UKRI allocates £30m for smart energy systems innovation

The solutions should enable the UK to further decarbonise the power sector

The UKRI is calling for innovators to present concepts and ideas in order to win a share of the £30m fund. The UK Government believes innovation in the area of local energy systems will spur an industry that could be worth billions of pounds in the 2020s, supporting tens of thousands of jobs.

Energy and Clean Growth Minister Claire Perry said: “We are at the start of a smart energy revolution, which will see technology like energy storage, smart appliances and electric vehicles become part of the fabric of everyday life. A future built on digital, data-driven smart systems will transform the way society interacts with the grid – delivering cheaper, greener and more flexible access to energy for everyone.

“This competition will help to give the UK’s makers and innovators the tools to make this vision a reality, and seize on the business opportunities ahead.”

The “Prospering from the Energy Revolution” Challenge Fund aims to support public bodies and local communities develop smart local energy systems in the UK that utilise renewables, energy storage, ultra-low emission vehicles, low-carbon heat, data and digital infrastructure.

The solutions should enable the UK to further decarbonise the power sector, while making progress in heat and transport – two sectors that have historically struggled to adopt clean technologies. The UK is not even halfway towards achieving the target of 12% of energy needs for heat generation coming from renewable sources, while the proportion of renewable energy used in transport has fallen in previous years.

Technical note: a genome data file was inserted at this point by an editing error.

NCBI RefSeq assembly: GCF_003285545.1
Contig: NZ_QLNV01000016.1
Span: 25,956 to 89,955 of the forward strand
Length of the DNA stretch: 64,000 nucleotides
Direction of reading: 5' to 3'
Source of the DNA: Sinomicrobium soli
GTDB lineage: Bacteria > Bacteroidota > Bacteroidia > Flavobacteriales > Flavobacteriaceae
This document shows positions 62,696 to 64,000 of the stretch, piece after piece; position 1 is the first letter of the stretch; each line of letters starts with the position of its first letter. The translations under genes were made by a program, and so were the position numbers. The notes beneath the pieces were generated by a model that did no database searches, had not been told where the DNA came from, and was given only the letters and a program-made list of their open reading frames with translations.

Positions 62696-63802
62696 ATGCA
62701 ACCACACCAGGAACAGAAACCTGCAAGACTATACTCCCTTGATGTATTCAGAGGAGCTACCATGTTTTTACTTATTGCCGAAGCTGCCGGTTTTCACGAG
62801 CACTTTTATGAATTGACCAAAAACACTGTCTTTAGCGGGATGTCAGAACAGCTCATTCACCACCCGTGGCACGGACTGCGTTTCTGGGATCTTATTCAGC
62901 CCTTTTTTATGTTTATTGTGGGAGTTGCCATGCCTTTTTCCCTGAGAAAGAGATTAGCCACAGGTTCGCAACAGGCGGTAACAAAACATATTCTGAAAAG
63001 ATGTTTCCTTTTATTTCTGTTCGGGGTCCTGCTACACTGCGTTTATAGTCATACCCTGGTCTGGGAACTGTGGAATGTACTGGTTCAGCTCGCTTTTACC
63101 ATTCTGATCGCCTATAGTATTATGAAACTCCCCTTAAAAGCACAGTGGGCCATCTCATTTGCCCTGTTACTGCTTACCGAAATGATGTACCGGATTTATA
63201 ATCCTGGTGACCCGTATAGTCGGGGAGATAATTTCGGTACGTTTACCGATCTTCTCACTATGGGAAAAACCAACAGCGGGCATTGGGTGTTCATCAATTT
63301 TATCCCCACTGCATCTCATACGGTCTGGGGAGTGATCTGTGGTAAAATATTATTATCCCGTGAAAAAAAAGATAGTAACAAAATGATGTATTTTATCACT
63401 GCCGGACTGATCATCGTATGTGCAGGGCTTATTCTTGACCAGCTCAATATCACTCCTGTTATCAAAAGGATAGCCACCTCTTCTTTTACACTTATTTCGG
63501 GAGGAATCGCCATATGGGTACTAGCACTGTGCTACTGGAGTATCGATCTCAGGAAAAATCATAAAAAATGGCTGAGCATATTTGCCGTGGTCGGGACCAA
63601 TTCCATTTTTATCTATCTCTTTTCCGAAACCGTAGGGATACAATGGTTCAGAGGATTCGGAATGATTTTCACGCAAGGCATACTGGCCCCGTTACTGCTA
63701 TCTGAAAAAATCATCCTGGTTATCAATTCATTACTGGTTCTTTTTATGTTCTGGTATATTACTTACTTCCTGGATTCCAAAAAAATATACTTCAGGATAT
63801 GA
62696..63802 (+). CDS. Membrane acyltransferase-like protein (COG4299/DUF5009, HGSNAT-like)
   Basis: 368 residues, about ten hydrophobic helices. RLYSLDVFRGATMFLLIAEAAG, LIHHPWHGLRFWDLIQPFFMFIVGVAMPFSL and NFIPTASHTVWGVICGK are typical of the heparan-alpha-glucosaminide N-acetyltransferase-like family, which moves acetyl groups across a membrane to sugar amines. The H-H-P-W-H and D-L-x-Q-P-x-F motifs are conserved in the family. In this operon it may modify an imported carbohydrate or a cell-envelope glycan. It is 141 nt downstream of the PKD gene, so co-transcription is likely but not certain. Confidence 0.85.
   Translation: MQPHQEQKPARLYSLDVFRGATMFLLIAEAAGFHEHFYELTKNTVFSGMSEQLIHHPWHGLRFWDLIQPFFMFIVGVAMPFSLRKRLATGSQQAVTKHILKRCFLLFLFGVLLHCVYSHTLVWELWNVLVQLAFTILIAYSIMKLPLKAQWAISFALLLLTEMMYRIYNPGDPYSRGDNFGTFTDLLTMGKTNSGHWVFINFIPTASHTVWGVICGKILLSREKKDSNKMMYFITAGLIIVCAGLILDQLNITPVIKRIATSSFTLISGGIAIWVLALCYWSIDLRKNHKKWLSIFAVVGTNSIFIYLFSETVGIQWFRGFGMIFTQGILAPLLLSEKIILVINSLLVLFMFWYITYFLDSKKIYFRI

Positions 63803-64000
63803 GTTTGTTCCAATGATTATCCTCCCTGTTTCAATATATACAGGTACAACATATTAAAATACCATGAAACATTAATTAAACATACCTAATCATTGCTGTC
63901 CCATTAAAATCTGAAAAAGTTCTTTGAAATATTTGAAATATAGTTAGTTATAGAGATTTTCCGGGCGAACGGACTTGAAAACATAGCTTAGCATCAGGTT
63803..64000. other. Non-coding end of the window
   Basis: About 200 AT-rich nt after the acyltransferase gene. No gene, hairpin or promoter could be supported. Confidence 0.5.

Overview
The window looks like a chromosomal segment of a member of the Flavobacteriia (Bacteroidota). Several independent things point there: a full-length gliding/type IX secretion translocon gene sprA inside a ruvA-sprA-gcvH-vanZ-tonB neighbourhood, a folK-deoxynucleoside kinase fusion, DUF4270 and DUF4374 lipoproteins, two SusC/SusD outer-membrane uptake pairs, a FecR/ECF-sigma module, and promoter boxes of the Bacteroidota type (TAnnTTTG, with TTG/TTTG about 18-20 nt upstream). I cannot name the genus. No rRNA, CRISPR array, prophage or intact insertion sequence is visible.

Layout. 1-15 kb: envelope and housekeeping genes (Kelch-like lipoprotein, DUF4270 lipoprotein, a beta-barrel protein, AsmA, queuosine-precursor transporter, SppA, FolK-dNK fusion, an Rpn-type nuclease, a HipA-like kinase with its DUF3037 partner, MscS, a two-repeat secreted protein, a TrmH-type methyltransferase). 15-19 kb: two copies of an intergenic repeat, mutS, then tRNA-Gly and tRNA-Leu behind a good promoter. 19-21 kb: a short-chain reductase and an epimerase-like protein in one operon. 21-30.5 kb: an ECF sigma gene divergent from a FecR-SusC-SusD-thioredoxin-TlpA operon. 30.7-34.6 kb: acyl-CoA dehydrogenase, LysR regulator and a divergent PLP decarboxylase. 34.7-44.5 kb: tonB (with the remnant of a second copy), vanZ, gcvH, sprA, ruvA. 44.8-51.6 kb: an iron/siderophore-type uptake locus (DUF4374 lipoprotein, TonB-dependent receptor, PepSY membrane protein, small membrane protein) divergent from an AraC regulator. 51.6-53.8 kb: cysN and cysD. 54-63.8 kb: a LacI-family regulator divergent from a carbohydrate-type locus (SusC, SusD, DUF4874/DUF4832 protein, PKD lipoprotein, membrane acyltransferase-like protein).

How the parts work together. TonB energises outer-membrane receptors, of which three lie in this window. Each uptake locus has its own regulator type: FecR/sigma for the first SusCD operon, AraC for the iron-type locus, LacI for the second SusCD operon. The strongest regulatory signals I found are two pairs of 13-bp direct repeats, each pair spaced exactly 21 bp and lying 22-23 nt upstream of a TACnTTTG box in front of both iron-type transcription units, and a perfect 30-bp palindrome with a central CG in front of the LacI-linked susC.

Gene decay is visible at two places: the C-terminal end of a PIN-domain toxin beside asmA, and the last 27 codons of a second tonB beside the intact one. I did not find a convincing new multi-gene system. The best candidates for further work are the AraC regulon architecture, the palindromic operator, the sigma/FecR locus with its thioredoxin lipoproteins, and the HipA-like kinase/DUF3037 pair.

A requirement for access to the fund is for each technology to be replicable and scalable across the UK.

The UKRI’s challenge director Rob Saunders said: “Smart local energy systems can intelligently link supply, storage and use of power, heat and transport in new ways that dramatically improve efficiency and work better for people.  

“This competition will seek the very best ideas in British innovation to show how the energy sector of the future will be cleaner and greener and support the jobs and industries of the future.”

Innovation introduction

In March 2019, a new programme has been launched by the government’s Energy Systems Catapult centre to assist small and medium-sized businesses (SME) develop low carbon heating and cooling.

The support follows the Government’s announcement last year of a £320m package to accelerate the adoption of low carbon heat technologies across the UK. Called the Heat Networks Investment Project (HNIP), it offers grants and loans to businesses, hospitals, schools and local authorities with a heat network of two or more buildings.

More recently, Energy and Clean Growth Minister Claire Perry launched four smart energy systems demonstrator projects across the UK, in a bid to help towns and cities become “hubs” to spur the low-carbon transition across the electricity, heat, cooling and transport sectors.

The first of the schemes is an “Energy Superhub” in Oxford, which will play host to the world’s first transmission-connected 50MW lithium ion and redox-flow hybrid battery systems as well as a network of 320 ground-source heat pumps.

Matt Mace

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